3 – Fast Pensions
Peter Moat and his wife Sara Moat were chums of Stephen Ward of Premier Pension Solutions. They ran a loan company called Blu Debt Management and also had several other businesses involving estate agency and pension administration. Hundreds of victims were transferred into the Moats’ Fast Pension schemes, and now the victims cannot access their pensions or transfer out. Peter and Sara Moat live in the Javea area of the Spanish Costa Blanca and have had 18 Pensions Ombudsman’s determinations against them for mal-administration of the pension schemes they are running. It is thought that around 400 victims are affected, although it is not known how much they have lost between them. It is known that several years ago, a substantial amount of the funds were loaned to Bridgebank Capital and then used as bridging loans for property developers. But the money has since been repaid and goodness only knows where it is now. Certainly not accessible to the members.
2 – Stephen Ward
Evergreen: 300 victims; £10 million at risk
Capita Oak: 300 victims; £10 million at risk; tax penalties on James Hadley’s Thurlstone “loans”
Westminster: 200 victims; £7 million at risk; tax penalties on “loans”
Southlands, Headforte, Feldspar, Hammerley, Maribel, Dorrixo Alliance, Halkin, Bollington Wood, Randwick Estates, Elysian Fuels, London Quantum – and many more. Stephen Ward remains active with DB transfers.
and in first position we have …..
1 – HMRC
Yes, you read correctly, HMRC is our number-one culprit in the Top 10 pension scammers list. And here’s why:
Since at least 2010, pension scams have been on the rise. That’s 8 years, yet regulations have not been changed, HMRC has not become vigilant or conscientious about registering pension scams, and new laws have not been put in place to stop scammers.
In fact, the scams are registered in the first place by HMRC, and in the case of occupational schemes also by tPR.
No notice is taken of whether the schemes are registered by known scammers and no questions are asked as to the purpose of the schemes.
In the case of James Lau’s Salmon Enterprises, the trustees – Meeson and Bradley – had been investigated by HMRC and arrested in March 2010 on suspicion of money laundering and tax fraud. However, HMRC did nothing to warn ceding providers or the public and Salmon Enterprises was left as an HMRC-registered, fully-operational occupational scheme.
Later that year, one ceding provider queried the legitimacy of the Salmon Enterprises scheme, but HMRC refused to elaborate on why the trustees had been arrested. A transfer went ahead – along with 115 others – while HMRC sat back in the full knowledge that all these victims would be bound to face unauthorised payment tax charges.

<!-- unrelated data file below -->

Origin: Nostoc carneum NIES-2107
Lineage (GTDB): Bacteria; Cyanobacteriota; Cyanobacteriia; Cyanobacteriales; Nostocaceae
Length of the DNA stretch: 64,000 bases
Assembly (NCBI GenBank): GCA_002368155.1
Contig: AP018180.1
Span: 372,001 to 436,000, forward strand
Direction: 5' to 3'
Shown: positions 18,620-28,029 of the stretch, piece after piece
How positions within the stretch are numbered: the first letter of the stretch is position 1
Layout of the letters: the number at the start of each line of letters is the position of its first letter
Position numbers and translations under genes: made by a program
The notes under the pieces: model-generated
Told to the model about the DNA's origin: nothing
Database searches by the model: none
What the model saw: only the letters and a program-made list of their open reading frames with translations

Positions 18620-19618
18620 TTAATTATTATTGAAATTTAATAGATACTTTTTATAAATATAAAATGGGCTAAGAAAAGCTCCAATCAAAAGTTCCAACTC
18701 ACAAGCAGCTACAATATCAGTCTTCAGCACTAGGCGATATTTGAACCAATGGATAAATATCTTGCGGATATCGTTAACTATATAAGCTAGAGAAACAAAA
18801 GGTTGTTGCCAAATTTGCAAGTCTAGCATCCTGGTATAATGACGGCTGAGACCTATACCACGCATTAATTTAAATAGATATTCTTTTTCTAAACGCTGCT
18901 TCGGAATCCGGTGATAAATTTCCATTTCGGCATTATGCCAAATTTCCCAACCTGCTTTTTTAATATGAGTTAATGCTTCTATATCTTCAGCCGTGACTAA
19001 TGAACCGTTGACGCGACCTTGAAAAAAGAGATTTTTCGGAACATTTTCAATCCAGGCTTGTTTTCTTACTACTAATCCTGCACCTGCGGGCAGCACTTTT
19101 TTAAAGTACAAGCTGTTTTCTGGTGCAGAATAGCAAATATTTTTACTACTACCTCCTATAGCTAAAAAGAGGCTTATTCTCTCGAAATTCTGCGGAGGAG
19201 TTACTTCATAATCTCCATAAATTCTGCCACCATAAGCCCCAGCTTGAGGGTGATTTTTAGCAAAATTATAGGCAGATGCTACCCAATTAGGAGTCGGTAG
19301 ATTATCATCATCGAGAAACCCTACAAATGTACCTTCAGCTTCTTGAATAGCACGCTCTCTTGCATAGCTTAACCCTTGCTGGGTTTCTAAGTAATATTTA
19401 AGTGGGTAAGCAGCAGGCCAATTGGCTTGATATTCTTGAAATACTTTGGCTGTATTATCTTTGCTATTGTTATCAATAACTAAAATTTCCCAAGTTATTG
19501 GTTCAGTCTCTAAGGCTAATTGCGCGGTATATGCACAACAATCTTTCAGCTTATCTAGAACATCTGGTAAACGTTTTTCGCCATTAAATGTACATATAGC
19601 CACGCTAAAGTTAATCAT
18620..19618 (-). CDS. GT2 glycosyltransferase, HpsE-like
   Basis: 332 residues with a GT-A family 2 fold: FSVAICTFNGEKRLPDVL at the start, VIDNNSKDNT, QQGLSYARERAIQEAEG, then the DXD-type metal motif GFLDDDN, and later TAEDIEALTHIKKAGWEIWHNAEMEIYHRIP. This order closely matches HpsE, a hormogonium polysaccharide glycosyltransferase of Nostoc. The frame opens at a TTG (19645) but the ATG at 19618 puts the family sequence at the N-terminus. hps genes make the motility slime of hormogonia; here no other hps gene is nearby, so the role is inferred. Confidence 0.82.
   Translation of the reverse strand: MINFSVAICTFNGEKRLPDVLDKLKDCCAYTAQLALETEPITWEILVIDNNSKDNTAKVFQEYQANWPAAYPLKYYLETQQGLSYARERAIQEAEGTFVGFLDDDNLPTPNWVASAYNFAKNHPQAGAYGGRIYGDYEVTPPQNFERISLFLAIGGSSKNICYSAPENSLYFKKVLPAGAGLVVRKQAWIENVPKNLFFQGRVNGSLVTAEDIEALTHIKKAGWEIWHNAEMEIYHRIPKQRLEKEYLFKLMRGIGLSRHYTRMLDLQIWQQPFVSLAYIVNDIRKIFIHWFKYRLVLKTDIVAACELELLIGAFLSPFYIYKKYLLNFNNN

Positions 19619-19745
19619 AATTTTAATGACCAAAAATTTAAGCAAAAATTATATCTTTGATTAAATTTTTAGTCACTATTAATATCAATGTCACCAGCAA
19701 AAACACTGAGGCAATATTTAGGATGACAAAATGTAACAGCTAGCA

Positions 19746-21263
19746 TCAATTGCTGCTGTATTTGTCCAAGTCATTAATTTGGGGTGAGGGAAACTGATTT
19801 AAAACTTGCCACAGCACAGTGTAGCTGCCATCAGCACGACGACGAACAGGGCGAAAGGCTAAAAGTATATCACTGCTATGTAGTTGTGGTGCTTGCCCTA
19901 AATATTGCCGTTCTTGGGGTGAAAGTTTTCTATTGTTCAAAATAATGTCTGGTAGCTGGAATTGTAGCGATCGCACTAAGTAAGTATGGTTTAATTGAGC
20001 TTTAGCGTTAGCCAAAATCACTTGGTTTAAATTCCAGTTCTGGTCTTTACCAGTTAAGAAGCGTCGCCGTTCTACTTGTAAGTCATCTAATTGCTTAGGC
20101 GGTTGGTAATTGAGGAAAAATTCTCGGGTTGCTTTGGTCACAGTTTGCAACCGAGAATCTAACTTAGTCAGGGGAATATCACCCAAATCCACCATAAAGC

In the Ark case, HMRC spoke to the organisers and promoters (including Stephen Ward) of the six Ark schemes on several occasions. They then had a meeting with Craig Tweedley and Ward in February 2011 to discuss their concerns that the 50% “loans” paid out to scheme members constituted unauthorised payments. At this point there was a “mere” £7 million worth of transfers. Nothing was done to suspend the Ark schemes for another three months – during which time a further £20 million was transferred in. HMRC is now trying to tax both the members and the scheme for unauthorised payments.
In the full knowledge that Stephen Ward was behind Ark and numerous other scams, HMRC ignored evidence of his pension trustee/administrator firm – Dorrixo Alliance. In May 2014, they discussed prosecuting Ward, but did nothing about the London Quantum pension scam, and in August of the same year, a police officer lost his police pension to Ward’s scheme.
Therefore, HMRC takes 1st place, due to its downright lack of motivation to help stop the scams, yet speedy tax demands fly out for the unauthorised payments arising from the so-called “loans” operated from the very schemes that HMRC themselves registers.
Furthermore, HMRC taxes the victims of pension liberation scams – and not the perpetrators.
List of 10 deadliest parasites borrowed from listverse website for comparison.
As always, Pension Life would like to remind you that if you are planning to transfer any pension funds, make sure that you are transferring into a legitimate scheme. To find out how to avoid being scammed, please see our blog: